ESHEC's Urry recognized for community service
Chesapeake College, already celebrating its 50th anniversary, was lauded as the Not-for-Profit of the Year Thursday night by the Talbot County Chamber of Commerce.
The college is “one of the great institutions we have in our five-county region,” said Steve Ochse, who presented the award on behalf of the Chamber at the organization’s annual awards program. Ochse said the college should be seen as the “first choice” and is often “the best choice” for students seeking transfer credits for four-year institutions, workforce training, or other educational support.
Dr. Barbara Viniar, Chesapeake College’s president, accepted the award “on behalf of all the employees at Chesapeake.”
“I can tell you every one of those employees are constantly asking, ‘How can I make this a better place for students?’ ”said Dr. Viniar.
Both Dr. Viniar and Ochse referenced the college’s new $37 million Health Professions and Athletics Center (HPAC) in their remarks.
“It’s an incredible, first-class facility,” said Ochse, who noted Chesapeake’s critical role in training the region’s health professions workforce.
“If you’ve been in a local medical facility, chances are that person has been trained by Chesapeake College,” said Ochse.
Dr. Viniar noted the HPAC was the “largest construction project in the history of the college” and that the recent ribbon-cutting including a large and enthusiastic crowd. Her favorite part of the building opening, however, came several days later on the first day of classes in the new facility.
“That was an exciting moment,” said Dr. Viniar.
Dr. Viniar said the Chamber’s award was recognition of the college’s role in the community.
“There are students’ lives we change - students who might not have had this educational opportunity were it not for Chesapeake College,” said Dr. Viniar.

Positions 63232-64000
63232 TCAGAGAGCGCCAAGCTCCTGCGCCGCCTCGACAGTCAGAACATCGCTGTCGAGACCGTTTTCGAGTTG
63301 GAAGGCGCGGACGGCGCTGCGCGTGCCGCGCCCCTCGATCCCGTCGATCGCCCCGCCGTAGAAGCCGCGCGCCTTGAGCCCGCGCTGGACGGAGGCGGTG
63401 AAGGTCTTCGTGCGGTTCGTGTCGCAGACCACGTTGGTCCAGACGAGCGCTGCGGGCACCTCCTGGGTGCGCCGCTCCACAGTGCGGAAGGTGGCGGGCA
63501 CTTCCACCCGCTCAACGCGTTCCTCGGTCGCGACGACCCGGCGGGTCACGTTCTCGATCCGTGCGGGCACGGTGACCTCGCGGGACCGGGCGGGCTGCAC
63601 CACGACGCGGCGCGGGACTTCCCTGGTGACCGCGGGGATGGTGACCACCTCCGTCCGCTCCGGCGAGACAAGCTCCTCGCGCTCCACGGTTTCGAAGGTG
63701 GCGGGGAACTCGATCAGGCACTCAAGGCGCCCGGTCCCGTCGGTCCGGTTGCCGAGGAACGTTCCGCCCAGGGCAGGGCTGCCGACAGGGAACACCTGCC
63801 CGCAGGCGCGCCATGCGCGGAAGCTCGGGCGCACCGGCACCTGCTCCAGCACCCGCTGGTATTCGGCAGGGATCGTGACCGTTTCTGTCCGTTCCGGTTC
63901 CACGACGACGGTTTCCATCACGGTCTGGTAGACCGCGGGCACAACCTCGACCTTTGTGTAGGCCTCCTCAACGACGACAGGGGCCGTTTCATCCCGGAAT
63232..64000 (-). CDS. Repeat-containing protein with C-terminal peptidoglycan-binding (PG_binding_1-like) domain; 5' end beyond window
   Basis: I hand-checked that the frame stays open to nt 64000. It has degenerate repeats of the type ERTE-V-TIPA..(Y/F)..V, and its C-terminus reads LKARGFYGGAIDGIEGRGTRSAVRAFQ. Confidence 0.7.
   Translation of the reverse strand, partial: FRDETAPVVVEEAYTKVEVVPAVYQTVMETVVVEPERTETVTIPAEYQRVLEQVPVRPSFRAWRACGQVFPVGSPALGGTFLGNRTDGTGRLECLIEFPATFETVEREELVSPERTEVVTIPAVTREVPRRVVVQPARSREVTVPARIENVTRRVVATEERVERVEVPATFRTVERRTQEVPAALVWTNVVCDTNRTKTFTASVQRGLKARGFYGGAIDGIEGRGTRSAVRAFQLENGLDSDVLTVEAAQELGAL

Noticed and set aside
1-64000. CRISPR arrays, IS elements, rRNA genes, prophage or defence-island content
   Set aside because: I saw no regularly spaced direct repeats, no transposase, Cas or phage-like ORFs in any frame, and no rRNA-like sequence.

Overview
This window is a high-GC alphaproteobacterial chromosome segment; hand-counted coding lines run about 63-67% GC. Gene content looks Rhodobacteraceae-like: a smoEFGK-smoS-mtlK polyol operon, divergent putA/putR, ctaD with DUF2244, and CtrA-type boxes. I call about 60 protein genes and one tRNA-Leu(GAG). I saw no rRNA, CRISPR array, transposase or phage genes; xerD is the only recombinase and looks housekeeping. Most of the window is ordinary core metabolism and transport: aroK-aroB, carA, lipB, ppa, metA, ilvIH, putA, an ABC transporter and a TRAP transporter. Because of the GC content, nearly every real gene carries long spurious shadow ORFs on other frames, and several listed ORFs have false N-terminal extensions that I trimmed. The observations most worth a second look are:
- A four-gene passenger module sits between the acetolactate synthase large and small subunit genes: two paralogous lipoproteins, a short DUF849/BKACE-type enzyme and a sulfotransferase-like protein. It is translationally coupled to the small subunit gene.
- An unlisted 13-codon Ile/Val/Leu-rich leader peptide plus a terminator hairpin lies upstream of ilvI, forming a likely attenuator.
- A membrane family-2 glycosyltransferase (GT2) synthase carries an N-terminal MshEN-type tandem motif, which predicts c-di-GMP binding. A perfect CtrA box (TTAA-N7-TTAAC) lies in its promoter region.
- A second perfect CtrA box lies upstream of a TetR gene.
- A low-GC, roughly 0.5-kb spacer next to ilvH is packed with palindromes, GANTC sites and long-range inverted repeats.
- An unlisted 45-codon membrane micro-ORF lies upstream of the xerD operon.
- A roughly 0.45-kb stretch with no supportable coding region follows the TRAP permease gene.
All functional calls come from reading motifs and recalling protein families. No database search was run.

Deborah Harrison Urry, executive director of the Easter Shore Higher Education Center that resides on Chesapeake College’s main campus, was honored with the Chamber’s Community Service Award.
Al Silverstein, president and CEO of the Talbot Chamber, called Urry “one of the most dynamic people I’ve met in education” as well as a “person who really makes a difference in the community.” Silverstein particularly noted her work in educational endeavors, citing as an example the Free Enterprise Workshop, where participants visit eight businesses in the region to see the challenges and opportunities in those fields.
Silverstein also lauded Urry’s efforts in keeping the Eastern Shore Higher Education Center operational despite severely limited state funding.
“You can go up to the higher education center and finish a bachelor’s degree, a master’s degree and a doctorate without leaving the Shore,” said Silverstein, noting the center’s many four-year partner institutions.
Urry, a Chesapeake College graduate who is in the college’s Athletic Hall of Fame, said working on the Chesapeake campus “is really special to me.” She also said she obtained her commitment to community service from her parents.
“Receiving this award reminds me that my brother and sister and I learned about how important it was to give back to your community from our parents,” said Urry, whose mother was in the audience.